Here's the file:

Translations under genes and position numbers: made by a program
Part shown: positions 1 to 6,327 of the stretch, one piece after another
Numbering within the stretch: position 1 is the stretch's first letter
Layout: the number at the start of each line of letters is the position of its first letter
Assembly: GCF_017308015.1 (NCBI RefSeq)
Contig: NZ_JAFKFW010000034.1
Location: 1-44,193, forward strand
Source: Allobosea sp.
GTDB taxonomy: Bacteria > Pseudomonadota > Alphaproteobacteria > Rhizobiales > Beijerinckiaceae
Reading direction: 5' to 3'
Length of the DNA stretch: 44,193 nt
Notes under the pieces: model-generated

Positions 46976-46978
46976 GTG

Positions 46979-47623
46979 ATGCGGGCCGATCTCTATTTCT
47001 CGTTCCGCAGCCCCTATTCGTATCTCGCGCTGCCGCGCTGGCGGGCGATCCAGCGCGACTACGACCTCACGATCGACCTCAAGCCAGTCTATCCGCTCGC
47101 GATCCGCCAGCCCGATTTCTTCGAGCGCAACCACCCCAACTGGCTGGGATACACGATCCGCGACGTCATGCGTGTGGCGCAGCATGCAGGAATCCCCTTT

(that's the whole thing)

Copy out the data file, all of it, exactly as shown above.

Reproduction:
Translations under genes and position numbers: made by a program
Part shown: positions 1 to 6,327 of the stretch, one piece after another
Numbering within the stretch: position 1 is the stretch's first letter
Layout: the number at the start of each line of letters is the position of its first letter
Assembly: GCF_017308015.1 (NCBI RefSeq)
Contig: NZ_JAFKFW010000034.1
Location: 1-44,193, forward strand
Source: Allobosea sp.
GTDB taxonomy: Bacteria > Pseudomonadota > Alphaproteobacteria > Rhizobiales > Beijerinckiaceae
Reading direction: 5' to 3'
Length of the DNA stretch: 44,193 nt
Notes under the pieces: model-generated

Positions 46976-46978
46976 GTG

Positions 46979-47623
46979 ATGCGGGCCGATCTCTATTTCT
47001 CGTTCCGCAGCCCCTATTCGTATCTCGCGCTGCCGCGCTGGCGGGCGATCCAGCGCGACTACGACCTCACGATCGACCTCAAGCCAGTCTATCCGCTCGC
47101 GATCCGCCAGCCCGATTTCTTCGAGCGCAACCACCCCAACTGGCTGGGATACACGATCCGCGACGTCATGCGTGTGGCGCAGCATGCAGGAATCCCCTTT